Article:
MSNBC and CNBC contributor - and professed Charlie Crist admirer - Donny
Deutsch used racially charged language on Monday night, smearing Republican
senatorial candidate Marco Rubio as a "coconut." Deutsch appeared on HLN's Joy
Behar Show and used the word, which both the New York Times  and Urban
Dictionary  define as a "person who is tan on the outside" and "white on the
inside." Rubio is the son of Cuban exiles. [Audio available here .]
Deutsch employed the derogatory term while hitting politicians with no
experience. He noted the success of such candidates and derided, "...You almost
need that blank piece of paper. That's the new model. Like, you know, this
coconut Rubio down in Florida."
UPDATE: 2010-02-23 18:20 Deutsch responded on his Twitter page : "I said 'coconut' meaning simple, goofy, bananas...wasn't even aware it could be a racially charged word."
The word has previously inflamed racial tensions. The New York Times reported on October 3, 1996  that Democratic House candidate Victor Morales called a Republican Congressman who endorsed his opponent a "coconut" and was forced to apologize:
But some editorial writers and political operatives feel Mr. Morales may have gone too far last week when he accused Representative Henry Bonilla, the only Hispanic Republican in the Texas delegation and a Gramm supporter, of being a ''coconut.'' The term is used to depict a person as being brown on the outside and white on the inside.
Mr. Morales later apologized. ''In the heat of a deeply felt disagreement, I used terms I should not have used,'' he said.
Ironically, just seconds after calling Rubio a coconut, Deutsch lashed out
against tea partiers, slamming them as racist: "No, they're angry- they're
basically- their argument is- and I think there's a lot of racism underneath it-
is- 'He, they, are taking your civil liberties away. They're stomping on the
Constitution. They're telling us how many bullets we can have in our guns.'"
Deutsch regularly appears on CNBC and MSNBC's Morning Joe. Will those networks call on him to apologize? Will they distance themselves from such language?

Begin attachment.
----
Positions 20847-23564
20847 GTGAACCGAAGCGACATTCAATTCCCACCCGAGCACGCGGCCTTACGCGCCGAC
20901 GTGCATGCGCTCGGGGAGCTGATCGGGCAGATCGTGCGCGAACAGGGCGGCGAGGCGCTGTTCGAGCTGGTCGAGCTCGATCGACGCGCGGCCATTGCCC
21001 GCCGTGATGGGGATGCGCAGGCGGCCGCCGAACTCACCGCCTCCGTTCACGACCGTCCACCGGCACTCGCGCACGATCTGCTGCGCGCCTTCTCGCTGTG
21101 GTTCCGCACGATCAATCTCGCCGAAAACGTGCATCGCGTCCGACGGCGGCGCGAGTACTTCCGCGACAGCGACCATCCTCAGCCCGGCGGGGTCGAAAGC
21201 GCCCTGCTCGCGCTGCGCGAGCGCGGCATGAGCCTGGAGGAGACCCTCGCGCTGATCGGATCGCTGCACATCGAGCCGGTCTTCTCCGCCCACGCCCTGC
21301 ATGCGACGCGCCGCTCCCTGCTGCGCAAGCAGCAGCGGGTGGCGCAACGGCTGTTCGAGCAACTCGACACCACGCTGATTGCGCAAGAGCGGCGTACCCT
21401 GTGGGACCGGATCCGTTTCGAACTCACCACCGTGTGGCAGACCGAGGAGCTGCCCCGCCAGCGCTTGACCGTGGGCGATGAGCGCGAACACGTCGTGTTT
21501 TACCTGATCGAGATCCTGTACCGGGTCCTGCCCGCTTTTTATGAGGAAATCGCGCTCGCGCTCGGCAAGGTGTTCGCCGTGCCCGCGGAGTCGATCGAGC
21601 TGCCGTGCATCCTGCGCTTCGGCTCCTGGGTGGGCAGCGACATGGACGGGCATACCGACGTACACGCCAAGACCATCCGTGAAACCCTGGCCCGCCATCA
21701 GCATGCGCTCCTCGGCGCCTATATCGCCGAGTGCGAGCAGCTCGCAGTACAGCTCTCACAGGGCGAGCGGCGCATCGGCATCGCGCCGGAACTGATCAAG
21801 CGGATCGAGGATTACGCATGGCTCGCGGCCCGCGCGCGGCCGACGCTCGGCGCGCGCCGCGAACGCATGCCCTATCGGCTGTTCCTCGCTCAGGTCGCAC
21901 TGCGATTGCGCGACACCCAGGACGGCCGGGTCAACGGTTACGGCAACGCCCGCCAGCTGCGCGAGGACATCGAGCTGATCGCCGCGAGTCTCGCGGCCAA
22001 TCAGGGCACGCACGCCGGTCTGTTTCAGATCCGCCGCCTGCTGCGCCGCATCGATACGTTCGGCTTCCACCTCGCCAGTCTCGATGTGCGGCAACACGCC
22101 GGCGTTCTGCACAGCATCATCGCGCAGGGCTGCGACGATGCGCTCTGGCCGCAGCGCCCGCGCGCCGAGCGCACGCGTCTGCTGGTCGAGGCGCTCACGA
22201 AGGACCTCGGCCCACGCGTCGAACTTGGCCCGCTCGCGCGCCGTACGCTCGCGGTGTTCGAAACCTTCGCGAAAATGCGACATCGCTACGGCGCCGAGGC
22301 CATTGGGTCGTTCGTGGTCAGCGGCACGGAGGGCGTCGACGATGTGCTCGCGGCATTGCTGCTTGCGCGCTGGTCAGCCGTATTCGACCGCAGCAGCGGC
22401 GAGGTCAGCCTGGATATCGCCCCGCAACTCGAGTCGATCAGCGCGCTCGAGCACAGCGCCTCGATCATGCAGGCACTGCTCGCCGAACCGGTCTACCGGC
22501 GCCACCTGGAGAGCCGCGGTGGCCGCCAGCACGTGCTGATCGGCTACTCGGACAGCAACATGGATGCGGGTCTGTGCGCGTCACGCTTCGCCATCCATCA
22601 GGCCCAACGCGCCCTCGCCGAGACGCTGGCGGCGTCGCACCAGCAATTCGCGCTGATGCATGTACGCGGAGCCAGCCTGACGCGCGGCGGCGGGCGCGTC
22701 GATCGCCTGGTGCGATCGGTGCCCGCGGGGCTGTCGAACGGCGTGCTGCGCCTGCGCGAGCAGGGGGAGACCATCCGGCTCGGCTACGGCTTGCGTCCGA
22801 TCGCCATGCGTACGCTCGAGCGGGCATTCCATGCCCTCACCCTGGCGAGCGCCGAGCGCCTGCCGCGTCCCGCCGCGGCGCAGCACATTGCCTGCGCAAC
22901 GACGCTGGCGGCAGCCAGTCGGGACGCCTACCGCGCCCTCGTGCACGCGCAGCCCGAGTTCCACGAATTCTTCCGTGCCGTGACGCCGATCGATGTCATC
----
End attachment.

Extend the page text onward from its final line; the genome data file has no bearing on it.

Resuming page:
A partial transcript of the segment, which aired at 9:19pm on February 22 at 9:19pm EST:
JOY BEHAR: Let's talk about the Republican Party. They're becoming- You're a brander. You know about that. They are the party of no. And that's not a good thing.
DONNY DEUTSCH: It's not a good thing. But what they figured out, finally, unfortunately, in the last six weeks, if you think about Brown winning, if you think about in Virginia where they won, if you think about this guy Rubio they're pushing in Florida, they're understanding that just this vitriolic, "We hate Obama. The world is bad," the Sarah Palins of the world, the Dick Cheneys of the world, the Rush Limbaughs, is unelectable. Let's put forward a fiscal conservative, socially- what appears to be socially moderate in terms of whatnot [sic], that's the electable candidate. So they're getting it. There's a difference between-
BEHAR: Who is that person?
DEUTSCH: It's basically it's a Scott Brown. And once again. It's amazing. They're talking about presidential timber. He's never done anything in his whole life. That's the whole thing. It's the blank piece of paper people can assign things to. One of the reasons, interestingly enough, I think we are a society of no right now. One of the reasons Obama got elected, because he was a blank page. You could assign hope to him.
BEHAR: That's true.
DEUTSCH: We're such a media frenzy, 24/7 world that almost anybody that's been around too long, there's so much "no" attached to it, that you almost need that blank piece of paper. That's the new model. Like, you know, this coconut Rubio down in Florida. You know-
BEHAR: What's his name? I don't know him. Rubio?
DEUTSCH: Marco Rubio. He's running against Charlie Crist, who I think has done a great job. And he is the new great, you now, hope down there.
BEHAR: So, basically, these people, the tea partiers are basically angry with the right and the left for the same reason, that there's fiscal irresponsibility?
DEUTSCH: No, they're angry- they're basically- their argument is- and I think there's a lot of racism underneath it- is- "He, they, are taking your civil liberties away. They're stomping on the Constitution. They're telling us how many bullets we can have in our guns."
-Scott Whitlock is a news analyst for the Media Research Center.